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Donation from parents of Baby Evie Compton gets Ipswich Hospital Sunrise Appeal over its £100,000 target

PUBLISHED: 12:00 14 April 2016 | UPDATED: 12:28 14 April 2016

Baby Evie, with her hearing aids that she has recently had fitted, at home with mum Sharon Halls.

Baby Evie, with her hearing aids that she has recently had fitted, at home with mum Sharon Halls.

Money donated to help premature baby Evie Compton born last year in the Dominican Republic is being given to the Ipswich Hospital Charity – and has helped smash a crucial fundraising target.

New mum Sharon Halls with daughter Evie before she left hospital in the Dominican Republic. It was one of the first times Miss Halls was able to hold her prematurely-born childNew mum Sharon Halls with daughter Evie before she left hospital in the Dominican Republic. It was one of the first times Miss Halls was able to hold her prematurely-born child

Evie was born to Sharon Halls and Daniel Compton on September 28 while the couple were holidaying on the island for a friend’s wedding.

Because she arrived 12 weeks early, weighing 2lbs 10oz, the family was not able to come home until she grew strong enough to cope with a pressurised aeroplane cabin. They finally got back on January 28.

Initially the new parents feared their travel insurance would not cover the medical costs Evie desperately needed and set up a fundraising campaign to cover her healthcare.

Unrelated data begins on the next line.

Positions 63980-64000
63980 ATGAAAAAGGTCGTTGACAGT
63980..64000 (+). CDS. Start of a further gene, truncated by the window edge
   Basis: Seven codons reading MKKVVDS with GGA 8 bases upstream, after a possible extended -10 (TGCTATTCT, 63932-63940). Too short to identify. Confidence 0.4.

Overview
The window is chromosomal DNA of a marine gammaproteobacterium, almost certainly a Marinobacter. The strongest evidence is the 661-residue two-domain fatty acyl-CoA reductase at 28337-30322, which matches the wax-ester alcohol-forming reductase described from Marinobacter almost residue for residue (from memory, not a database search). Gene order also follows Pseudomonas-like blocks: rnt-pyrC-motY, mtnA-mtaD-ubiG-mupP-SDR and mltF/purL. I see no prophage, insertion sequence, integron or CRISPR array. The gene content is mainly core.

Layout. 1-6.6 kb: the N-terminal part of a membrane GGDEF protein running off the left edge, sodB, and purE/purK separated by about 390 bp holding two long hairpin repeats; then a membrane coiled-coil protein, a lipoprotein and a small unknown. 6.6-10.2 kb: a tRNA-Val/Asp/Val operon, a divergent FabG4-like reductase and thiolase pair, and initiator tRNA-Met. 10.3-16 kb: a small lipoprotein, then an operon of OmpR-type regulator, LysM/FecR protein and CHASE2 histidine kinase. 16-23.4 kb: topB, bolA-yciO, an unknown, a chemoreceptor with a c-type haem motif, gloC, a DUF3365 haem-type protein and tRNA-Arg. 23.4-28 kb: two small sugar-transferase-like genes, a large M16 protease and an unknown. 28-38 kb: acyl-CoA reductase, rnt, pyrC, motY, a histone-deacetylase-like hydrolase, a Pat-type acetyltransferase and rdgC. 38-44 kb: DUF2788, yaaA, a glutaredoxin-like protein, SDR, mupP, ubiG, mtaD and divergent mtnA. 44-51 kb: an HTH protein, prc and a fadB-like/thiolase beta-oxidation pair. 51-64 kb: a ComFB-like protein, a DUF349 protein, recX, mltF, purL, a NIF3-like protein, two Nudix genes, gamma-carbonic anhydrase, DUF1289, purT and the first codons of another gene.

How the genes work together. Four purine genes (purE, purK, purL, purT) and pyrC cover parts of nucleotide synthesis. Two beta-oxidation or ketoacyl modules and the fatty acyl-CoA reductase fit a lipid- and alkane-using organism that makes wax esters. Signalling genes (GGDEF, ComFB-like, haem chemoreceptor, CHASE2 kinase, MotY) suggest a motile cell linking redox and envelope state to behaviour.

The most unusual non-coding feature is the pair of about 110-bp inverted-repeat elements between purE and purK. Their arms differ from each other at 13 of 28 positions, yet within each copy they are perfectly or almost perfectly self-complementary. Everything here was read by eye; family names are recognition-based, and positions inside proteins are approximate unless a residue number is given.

When it became clear the insurance was paying out Miss Halls and Mr Compton were left with more than £70,000 of donations from generous members of the public they no longer needed.

Daniel Compton with daughter EvieDaniel Compton with daughter Evie

Since returning home it has been the family’s intention to donate that to charities helping premature and sick babies.

And yesterday Miss Halls said £30,000 was to be given to the Ipswich Hospital Charity’s Sunrise Appeal – meaning it will now break it’s target of £100,000.

It comes just a few days after the hospital was left £1.5million in a man’s will.

“The appeal is perfect,” she said after speaking to the hospitals head of charity and fundraising Kate Ashton.

Homecoming party at Claydon And Barham Community centre for Baby Evie Compton who was born 12 weeks early in Dominican Republic. Pictured with Mum Sharon Homecoming party at Claydon And Barham Community centre for Baby Evie Compton who was born 12 weeks early in Dominican Republic. Pictured with Mum Sharon

“Kate mentioned about buying a specific piece of equipment with the money but I’m happy with whatever they need the most.

“I’m really happy it’s gone to pretty much exactly what I wanted it to.”

Miss Halls said when she first came home the donated money was at the back of her mind but was happy it was now going to a worthwhile cause.

She said: “We’d have loved to have sorted things out sooner but now at last it can go to an organised appeal.”

Homecoming party at Claydon And Barham Community centre for Baby Evie Compton who was born 12 weeks early in Dominican Republic. Pictured with mum and dad Dan and Sharon Homecoming party at Claydon And Barham Community centre for Baby Evie Compton who was born 12 weeks early in Dominican Republic. Pictured with mum and dad Dan and Sharon

Miss Halls added she knows how much the support of the neonatal unit’s staff and equipment will mean to parents.

“Something that makes it a little bit easier can take the pressure off people,” she said. “It’s a really good cause.”

The Sunrise Appeal was launched in 2014 to fund new equipment in Ipswich Hospital’s neonatal and paediatric departments and had a target of £100,000. The appeal is still open for donations as more equipment has been identified by staff as being needed.